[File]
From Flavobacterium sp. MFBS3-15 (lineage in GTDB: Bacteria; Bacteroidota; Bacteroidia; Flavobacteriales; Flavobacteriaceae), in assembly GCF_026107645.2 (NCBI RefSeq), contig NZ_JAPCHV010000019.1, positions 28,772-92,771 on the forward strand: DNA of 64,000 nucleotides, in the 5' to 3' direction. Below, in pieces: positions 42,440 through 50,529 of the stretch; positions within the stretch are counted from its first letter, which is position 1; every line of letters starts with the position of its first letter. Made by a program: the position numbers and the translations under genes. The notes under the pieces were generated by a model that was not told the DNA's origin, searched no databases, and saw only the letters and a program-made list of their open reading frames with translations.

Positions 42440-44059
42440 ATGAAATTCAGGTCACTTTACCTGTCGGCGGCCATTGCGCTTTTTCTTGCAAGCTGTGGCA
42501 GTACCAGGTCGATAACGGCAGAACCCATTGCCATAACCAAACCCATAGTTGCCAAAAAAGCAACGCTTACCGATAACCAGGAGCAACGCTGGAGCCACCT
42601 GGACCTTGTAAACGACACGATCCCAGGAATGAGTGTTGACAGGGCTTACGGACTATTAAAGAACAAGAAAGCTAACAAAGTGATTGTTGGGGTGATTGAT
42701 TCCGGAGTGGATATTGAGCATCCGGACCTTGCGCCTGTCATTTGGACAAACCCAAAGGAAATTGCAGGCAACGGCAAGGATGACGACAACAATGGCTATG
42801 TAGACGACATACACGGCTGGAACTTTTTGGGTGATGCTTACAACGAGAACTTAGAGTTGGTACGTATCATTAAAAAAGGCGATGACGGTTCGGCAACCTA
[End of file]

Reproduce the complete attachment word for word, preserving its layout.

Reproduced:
From Flavobacterium sp. MFBS3-15 (lineage in GTDB: Bacteria; Bacteroidota; Bacteroidia; Flavobacteriales; Flavobacteriaceae), in assembly GCF_026107645.2 (NCBI RefSeq), contig NZ_JAPCHV010000019.1, positions 28,772-92,771 on the forward strand: DNA of 64,000 nucleotides, in the 5' to 3' direction. Below, in pieces: positions 42,440 through 50,529 of the stretch; positions within the stretch are counted from its first letter, which is position 1; every line of letters starts with the position of its first letter. Made by a program: the position numbers and the translations under genes. The notes under the pieces were generated by a model that was not told the DNA's origin, searched no databases, and saw only the letters and a program-made list of their open reading frames with translations.

Positions 42440-44059
42440 ATGAAATTCAGGTCACTTTACCTGTCGGCGGCCATTGCGCTTTTTCTTGCAAGCTGTGGCA
42501 GTACCAGGTCGATAACGGCAGAACCCATTGCCATAACCAAACCCATAGTTGCCAAAAAAGCAACGCTTACCGATAACCAGGAGCAACGCTGGAGCCACCT
42601 GGACCTTGTAAACGACACGATCCCAGGAATGAGTGTTGACAGGGCTTACGGACTATTAAAGAACAAGAAAGCTAACAAAGTGATTGTTGGGGTGATTGAT
42701 TCCGGAGTGGATATTGAGCATCCGGACCTTGCGCCTGTCATTTGGACAAACCCAAAGGAAATTGCAGGCAACGGCAAGGATGACGACAACAATGGCTATG
42801 TAGACGACATACACGGCTGGAACTTTTTGGGTGATGCTTACAACGAGAACTTAGAGTTGGTACGTATCATTAAAAAAGGCGATGACGGTTCGGCAACCTA